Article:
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There are too many journals, so that important information is spread too thin, and the journals cost too much. Anyone not a member of a cartel (aka major research establishment) cannot afford them. Researchers submit more and more papers and grant proposals, but are less and less willing to review others' submissions. On the other hand, ever better quality information is available, for free, on the web. Even the concept that information consumers would, at least, pay for editors and reviewers to direct them to the worthwhile stuff has not panned out. This can lead to societies who should be concerned with information propagation, ironically being so worried about financial survival that they restrict members' papers' information flow. As members correctly sense the societies' decreasing utility, the societies' membership falls.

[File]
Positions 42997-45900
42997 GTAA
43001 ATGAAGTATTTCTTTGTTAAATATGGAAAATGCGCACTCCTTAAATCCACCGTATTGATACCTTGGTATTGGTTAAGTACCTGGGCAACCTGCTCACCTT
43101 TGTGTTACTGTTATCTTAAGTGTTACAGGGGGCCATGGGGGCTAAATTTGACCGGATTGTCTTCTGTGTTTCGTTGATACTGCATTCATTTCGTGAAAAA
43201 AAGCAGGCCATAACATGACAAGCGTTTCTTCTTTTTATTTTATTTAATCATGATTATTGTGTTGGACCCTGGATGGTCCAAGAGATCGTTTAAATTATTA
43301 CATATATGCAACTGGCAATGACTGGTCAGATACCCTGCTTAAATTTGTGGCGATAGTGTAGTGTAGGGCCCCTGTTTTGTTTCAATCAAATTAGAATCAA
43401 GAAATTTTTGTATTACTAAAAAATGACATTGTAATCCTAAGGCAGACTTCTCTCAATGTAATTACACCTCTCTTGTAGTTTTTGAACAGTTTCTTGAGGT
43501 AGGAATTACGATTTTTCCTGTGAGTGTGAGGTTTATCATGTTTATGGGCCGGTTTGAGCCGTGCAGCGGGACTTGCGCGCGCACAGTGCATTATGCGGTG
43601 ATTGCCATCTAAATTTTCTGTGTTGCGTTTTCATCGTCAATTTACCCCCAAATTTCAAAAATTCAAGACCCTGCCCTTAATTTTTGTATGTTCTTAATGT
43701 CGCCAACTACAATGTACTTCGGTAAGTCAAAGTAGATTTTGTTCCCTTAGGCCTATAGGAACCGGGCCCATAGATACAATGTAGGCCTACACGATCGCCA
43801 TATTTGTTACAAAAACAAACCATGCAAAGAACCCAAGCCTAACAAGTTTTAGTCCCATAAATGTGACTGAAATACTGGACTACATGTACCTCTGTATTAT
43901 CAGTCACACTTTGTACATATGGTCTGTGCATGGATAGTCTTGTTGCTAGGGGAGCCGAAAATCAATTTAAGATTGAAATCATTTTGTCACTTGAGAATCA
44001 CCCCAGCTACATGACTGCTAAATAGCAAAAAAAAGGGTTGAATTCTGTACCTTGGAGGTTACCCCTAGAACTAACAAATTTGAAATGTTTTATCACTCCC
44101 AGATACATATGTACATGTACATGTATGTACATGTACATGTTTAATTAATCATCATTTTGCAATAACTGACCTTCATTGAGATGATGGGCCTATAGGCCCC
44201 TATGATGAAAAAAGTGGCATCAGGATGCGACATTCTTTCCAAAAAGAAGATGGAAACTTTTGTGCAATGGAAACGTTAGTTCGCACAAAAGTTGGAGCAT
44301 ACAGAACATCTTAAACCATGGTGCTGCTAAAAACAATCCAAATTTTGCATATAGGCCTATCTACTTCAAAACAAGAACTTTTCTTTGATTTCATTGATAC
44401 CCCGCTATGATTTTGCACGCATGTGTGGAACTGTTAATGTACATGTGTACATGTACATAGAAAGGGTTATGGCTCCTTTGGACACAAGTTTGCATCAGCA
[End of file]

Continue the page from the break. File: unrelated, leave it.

What, if anything, should we do about this? Will we all get our information from researchers' own web sites, which we locate with google? How will we then judge their correctness? What happens if spam web pages should arise, in so much greater number than the useful sites, that filtering out the useful sites becomes hard?

The challenge is to devise a new model for the production, vetting, and distribution, of scientific information, and of selecting whom to fund.